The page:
Editor’s note: This piece was last updated on March 17, 2020. The coronavirus pandemic is a rapidly developing story; for all our latest coverage, visit our coronavirus hub.
Life in America — and in many countries around the world — is changing drastically. We’re physically distanced from our favorite people, we’re avoiding our favorite public places, and many are financially strained or out of work. The response to the Covid-19 pandemic is infiltrating every aspect of life, and we’re already longing for it to end. But this fight may not end for months or a year or even more.
We’re in this because public health experts believe social distancing is the best way to prevent a truly horrific crisis: perhaps hundreds of thousands or more if our health care system is overwhelmed with severe Covid-19 cases, people who require ventilators and ICU beds that are now growing limited in supply.
“Some may look at [the guidelines] ... and say, well, maybe we’ve gone a little bit too far,” said Dr. Anthony Fauci, director of the National Institute of Allergy and Infectious Diseases and a member of the White House coronavirus task force, at a Monday White House press conference. “They were well thought out. And the thing that I want to reemphasize ... when you’re dealing with an emerging infectious diseases outbreak, you are always behind where you think you are if you think that today reflects where you really are.”
How long, then, until we’re no longer behind and are winning the fight against the novel coronavirus? The hard truth is that it may keep infecting people and causing outbreaks until there’s a vaccine or treatment to stop it.
“I think this idea … that if you close schools and shut restaurants for a couple of weeks, you solve the problem and get back to normal life — that’s not what’s going to happen,” says Adam Kucharski, an epidemiologist at the London School of Hygiene & Tropical Medicine and author of The Rules of Contagion, a book on how outbreaks spread. “The main message that isn’t getting across to a lot of people is just how long we might be in this for.”
As Kucharski, a top expert on this situation, sees it, “this virus is going to be circulating, potentially for a year or two, so we need to be thinking on those time scales. There are no good options here. Every scenario you can think of playing out has some really hefty downsides. ... At the moment, it seems the only way to sustainably reduce transmission are really severe unsustainable measures.”
In time, we may learn how to balance the need to “flatten the curve” with the need to live our lives and revive the economy. But for now, it appears we’re in for a long haul.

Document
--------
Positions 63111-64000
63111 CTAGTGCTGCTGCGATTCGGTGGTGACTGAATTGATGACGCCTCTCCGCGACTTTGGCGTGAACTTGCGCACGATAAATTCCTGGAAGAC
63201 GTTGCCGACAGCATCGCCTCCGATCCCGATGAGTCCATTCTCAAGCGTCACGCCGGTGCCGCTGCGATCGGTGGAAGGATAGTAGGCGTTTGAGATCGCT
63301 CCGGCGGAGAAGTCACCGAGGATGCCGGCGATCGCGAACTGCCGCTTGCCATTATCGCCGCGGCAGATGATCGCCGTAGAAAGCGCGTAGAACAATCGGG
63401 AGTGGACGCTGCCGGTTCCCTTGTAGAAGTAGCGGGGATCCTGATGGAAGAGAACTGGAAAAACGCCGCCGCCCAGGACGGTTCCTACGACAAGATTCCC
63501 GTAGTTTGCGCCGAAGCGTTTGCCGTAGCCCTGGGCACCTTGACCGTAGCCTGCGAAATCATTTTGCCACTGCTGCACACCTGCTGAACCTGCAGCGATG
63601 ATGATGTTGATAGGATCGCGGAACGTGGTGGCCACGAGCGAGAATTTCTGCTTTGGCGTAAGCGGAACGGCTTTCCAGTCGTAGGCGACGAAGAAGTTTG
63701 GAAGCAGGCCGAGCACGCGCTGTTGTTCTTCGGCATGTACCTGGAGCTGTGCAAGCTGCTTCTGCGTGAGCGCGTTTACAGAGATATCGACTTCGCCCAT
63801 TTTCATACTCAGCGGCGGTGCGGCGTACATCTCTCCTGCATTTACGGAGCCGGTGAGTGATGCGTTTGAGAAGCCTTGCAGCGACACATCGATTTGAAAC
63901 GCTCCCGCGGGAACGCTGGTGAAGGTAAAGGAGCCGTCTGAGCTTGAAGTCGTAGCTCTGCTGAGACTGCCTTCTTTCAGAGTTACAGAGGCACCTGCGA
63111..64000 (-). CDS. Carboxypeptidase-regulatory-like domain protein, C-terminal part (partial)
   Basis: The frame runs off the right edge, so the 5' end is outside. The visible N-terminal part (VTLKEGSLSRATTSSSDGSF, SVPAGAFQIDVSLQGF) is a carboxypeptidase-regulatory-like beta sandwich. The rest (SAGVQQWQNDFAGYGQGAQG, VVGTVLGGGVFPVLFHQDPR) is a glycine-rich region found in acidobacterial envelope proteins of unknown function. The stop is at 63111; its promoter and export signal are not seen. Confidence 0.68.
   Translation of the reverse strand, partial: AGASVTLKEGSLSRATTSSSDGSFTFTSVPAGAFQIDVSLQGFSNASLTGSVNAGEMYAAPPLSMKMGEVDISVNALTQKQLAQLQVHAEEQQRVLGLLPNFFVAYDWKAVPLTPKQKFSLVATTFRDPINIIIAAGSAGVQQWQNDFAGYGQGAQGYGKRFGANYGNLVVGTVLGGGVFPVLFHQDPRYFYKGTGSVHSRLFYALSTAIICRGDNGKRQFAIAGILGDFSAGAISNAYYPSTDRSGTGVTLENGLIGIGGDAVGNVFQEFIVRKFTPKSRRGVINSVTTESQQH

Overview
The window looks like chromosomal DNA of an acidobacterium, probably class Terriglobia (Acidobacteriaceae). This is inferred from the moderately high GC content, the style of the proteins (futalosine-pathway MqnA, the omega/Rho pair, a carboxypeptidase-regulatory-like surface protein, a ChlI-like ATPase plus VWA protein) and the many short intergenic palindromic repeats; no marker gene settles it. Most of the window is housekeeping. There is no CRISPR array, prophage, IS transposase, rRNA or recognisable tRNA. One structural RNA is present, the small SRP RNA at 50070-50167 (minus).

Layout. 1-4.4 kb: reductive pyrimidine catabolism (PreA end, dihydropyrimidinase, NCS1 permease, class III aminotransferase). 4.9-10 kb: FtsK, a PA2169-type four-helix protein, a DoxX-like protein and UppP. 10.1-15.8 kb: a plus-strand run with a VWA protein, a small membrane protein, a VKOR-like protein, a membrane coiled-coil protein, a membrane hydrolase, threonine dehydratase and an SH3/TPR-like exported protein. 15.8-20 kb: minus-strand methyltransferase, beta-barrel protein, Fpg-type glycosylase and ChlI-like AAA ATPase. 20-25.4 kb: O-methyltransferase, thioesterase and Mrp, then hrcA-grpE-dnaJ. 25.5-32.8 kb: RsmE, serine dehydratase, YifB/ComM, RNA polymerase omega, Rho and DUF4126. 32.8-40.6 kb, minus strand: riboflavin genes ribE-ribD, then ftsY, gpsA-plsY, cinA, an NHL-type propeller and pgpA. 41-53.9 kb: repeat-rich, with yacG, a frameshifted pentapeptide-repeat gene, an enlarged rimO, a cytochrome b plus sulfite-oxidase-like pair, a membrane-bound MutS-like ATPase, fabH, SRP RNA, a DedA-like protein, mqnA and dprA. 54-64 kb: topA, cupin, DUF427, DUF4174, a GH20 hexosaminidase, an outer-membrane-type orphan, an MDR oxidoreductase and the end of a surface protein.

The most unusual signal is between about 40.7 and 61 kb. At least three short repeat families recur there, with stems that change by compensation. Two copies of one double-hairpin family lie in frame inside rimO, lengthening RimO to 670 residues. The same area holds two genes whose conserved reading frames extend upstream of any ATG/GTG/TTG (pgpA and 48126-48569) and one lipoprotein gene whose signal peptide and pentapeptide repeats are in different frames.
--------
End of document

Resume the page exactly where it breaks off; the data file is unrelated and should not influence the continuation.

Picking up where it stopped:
The reason we may be in for an extended period of disruption, Kucharski says, is that the main thing that seems to be working right now to fight this pandemic is severe social distancing policies.
Drop those measures — allow people to congregate in big groups again — while the virus is still out there, and it can start new outbreaks that gravely threaten public health, particularly the older and chronically ill people, those most vulnerable to severe illness. “There’s no way [the virus] is going to go away in the next few weeks,” he says.
The way things are looking now, we’ll need something to stop the virus to truly end the threat. That’s either a vaccine (there are some now entering clinical trials but it could be a year before they are approved) or herd immunity. This is when enough people have contracted the virus, and have become immune to it, to slow its spread.
Herd immunity is not guaranteed. Currently it’s unclear if, after a period of months or years, a person can lose their immunity and become reinfected with the virus (which would make achieving herd immunity more difficult). Also, herd immunity will come at the cost of millions of people becoming infected, and possibly millions of people dying.
A new scientific report stresses: Only the most severe distancing measures can prevent hundreds of thousands of deaths
A sobering new report from the COVID-19 Response Team at the Imperial College of London underscores the need to keep social distancing measures in place for a long period.
It outlines two scenarios for combating the spread of the outbreak. One is mitigation, which focuses on “slowing but not necessarily stopping epidemic spread.” Another is suppression, “which aims to reverse epidemic growth.”
In their analysis, isolation of confirmed cases and quarantine of older adults without social distancing would still result in hundreds of thousands of deaths, and an “eight-fold higher peak demand on critical care beds over and above the available surge capacity in both [Great Britain] and the US.”
(Remember, all projections of possible deaths come with uncertainty and are greatly dependent on how we respond. Estimates can change based on variables that are not quite yet understood: like the role kids play in transmitting the virus, and the potential for the virus to show seasonal effects.)
Suppression, which requires “social distancing of the entire population,” can save more lives and prevent hospitals from becoming extremely overburdened. But it needs to be maintained “until a vaccine becomes available (potentially 18 months or more),” the report states. And it warns “transmission will quickly rebound if interventions are relaxed.” Make no mistake: Suppression comes at a huge cost to our society, economy, and perhaps even personal well-being.